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  • Hope Draped in Black: Decolonizing Utopian Studies
  • Caroline Edwards (bio)

What does utopian studies have to learn from critical race theory, Black studies, and ideas of Black futurity? While utopian scholars have begun unpicking the colonial entanglements of utopianism’s origins (particularly as a literary genre grounded in pelagic crossings to the New World that have advocated slavery, extractivism, and eugenics to name a few notable examples across the utopian canon), few, if any, have incorporated the perspectives, aesthetics, and theoretical work of Black scholars themselves.1 The following are a few brief remarks organized around keywords (in a nod to Raymond Williams, a fierce advocate of utopian thinking) that attempt to sketch an answer to these questions, with a focus on my own area of utopian study: utopian literary and cultural production in the contemporary period.


We might start by considering the literary utopia’s most prolific period, from roughly 1880 to 1915. In a deluge of utopian narratives, many of them penned by amateur writers, we find the emergence of a genre that is thoroughly [End Page 498] rooted in industrialized progress. Whatever their perspective on capitalism and waged labor, these works privilege advanced industrialization as the primary means to eliminate poverty and disease, thereby liberating workers into automated futures of post-scarcity abundance. Examples include Edward Bellamy’s highly rationalized system of pneumatic delivery (Looking Backward: 2000–1887 [1888]), Mary E. Bradley Lane’s chemical production of food from waste products (Mizora: A World of Women [1890] 1999), H. G. Wells’s titanic hydro-powered engineering (Men Like Gods [1923]), Edward Bulwer Lytton’s lithic limitless energy, Vril (The Coming Race [1871]), or the ubiquitous electricity that powers Elizabeth Burgoyne Corbett’s clean city (New Amazonia: A Foretaste of the Future [1899] 2011), Alice Ilgenfritz Jones and Ella Marchant’s advanced Martian society (Unveiling a Parallel: A Romance [1893]), and Alexander Bogdanov’s advanced scientific culture on the red planet (Красная звезда [Red Star (1908) 1984]). Indeed, many notable dystopian novels begin with the same premise of highly automated societies that focus, rather, on the awfulness of life without purpose (Anna Bowman Dodd’s The Republic of the Future; Or, Socialism a Reality [1887], E. M. Forster’s “The Machine Stops” [1909], Kurt Vonnegut’s Player Piano [1952]). While they are far from uncritical of the telos of historical progress (most of the works highlight the class and gender inequalities of their own time), utopian novels in this period tend to view the utopian process as one of harnessing historical progress in a more equitable direction; they rarely question the Hegelian premise that history moves through contradictory forces in a dialectical series of stages.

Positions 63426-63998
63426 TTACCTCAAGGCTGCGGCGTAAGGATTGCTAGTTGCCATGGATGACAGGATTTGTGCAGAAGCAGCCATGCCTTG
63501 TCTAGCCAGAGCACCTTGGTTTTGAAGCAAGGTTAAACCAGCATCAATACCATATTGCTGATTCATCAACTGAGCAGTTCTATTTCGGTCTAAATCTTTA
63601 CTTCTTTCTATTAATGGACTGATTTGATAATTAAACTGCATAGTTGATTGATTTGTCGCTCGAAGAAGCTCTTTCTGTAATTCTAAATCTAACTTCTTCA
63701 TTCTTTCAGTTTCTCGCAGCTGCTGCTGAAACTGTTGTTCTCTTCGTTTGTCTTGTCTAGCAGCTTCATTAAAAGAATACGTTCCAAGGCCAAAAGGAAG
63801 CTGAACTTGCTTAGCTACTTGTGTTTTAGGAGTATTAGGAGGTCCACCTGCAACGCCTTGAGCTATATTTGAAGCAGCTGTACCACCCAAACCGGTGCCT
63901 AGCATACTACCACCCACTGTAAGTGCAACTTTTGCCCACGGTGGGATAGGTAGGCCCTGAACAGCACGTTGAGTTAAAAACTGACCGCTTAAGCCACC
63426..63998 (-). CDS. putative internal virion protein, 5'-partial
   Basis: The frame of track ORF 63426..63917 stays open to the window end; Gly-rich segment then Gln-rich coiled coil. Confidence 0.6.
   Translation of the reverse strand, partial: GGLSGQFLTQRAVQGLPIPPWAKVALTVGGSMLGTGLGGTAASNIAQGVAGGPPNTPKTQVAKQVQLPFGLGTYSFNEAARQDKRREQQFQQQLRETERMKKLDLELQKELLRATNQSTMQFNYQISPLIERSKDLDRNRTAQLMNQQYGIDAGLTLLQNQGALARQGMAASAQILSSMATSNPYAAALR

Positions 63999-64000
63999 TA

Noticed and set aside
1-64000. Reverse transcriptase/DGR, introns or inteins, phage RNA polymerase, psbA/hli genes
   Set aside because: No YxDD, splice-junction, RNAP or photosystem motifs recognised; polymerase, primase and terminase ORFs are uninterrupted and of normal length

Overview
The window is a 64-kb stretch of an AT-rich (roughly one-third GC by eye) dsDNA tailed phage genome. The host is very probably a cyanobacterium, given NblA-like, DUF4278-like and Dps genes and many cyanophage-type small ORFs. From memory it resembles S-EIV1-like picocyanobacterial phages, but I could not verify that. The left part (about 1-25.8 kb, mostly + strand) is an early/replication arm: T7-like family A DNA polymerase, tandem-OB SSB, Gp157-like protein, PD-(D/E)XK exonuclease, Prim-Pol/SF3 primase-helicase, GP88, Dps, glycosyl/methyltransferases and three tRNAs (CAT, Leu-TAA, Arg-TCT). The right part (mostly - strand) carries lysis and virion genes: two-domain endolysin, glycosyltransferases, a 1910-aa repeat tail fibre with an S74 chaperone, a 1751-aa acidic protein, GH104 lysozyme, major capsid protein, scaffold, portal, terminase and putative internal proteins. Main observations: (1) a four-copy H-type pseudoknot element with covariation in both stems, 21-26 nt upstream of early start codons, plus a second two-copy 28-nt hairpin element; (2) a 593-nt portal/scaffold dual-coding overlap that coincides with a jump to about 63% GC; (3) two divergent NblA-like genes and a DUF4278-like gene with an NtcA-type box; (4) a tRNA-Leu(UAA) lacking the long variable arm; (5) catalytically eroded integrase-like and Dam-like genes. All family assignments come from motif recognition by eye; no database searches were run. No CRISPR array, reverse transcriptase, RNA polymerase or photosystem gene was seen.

In his 2016 book Hope Draped in Black, Joseph R. Winters explores the lasting damage that ideas of historical progress have wrought on Black writers, artists, and thinkers. While notions of racial uplift are loaded with a linear narrative of Black progress such conceptions, he writes, “are mediated by melancholy, loss, and a recalcitrant sense of tragedy” (6–7). Building on Adorno and Horkheimer’s landmark critique in Dialectic of Enlightenment (1944) as well as the works of W. E. B. Du Bois, Winters notes that

modern notions of progress and freedom are inherently flawed and problematic because they rely on and are intertwined with practices and conditions—capitalism, colonial expansion, racial hierarchies, endeavors, and incentives to usurp and possess that earth—that are harmful to non-Europeans, working-class bodies, women, and other groups.

(2016, 8) [End Page 499]

Examining the relationship between melancholy and hope in Black literary and aesthetic traditions, Winters explores how writers such as Toni Morrison and Ralph Ellison incorporate jazz into their works, using its discordant, improvisational structures to imagine time out of joint (the Derridean deferral of justice announced by the arrival of the specter of old King Hamlet, who returns) (Derrida 1994). Here, Winters writes, “the past can always haunt and disturb the present [so that] the present is always a site of potential breaks and ruptures that can signify both dislocation and pain as well as novelty and possibility” (2016, 25). If we are to contemplate the almost overwhelming task of decolonizing utopian studies, then...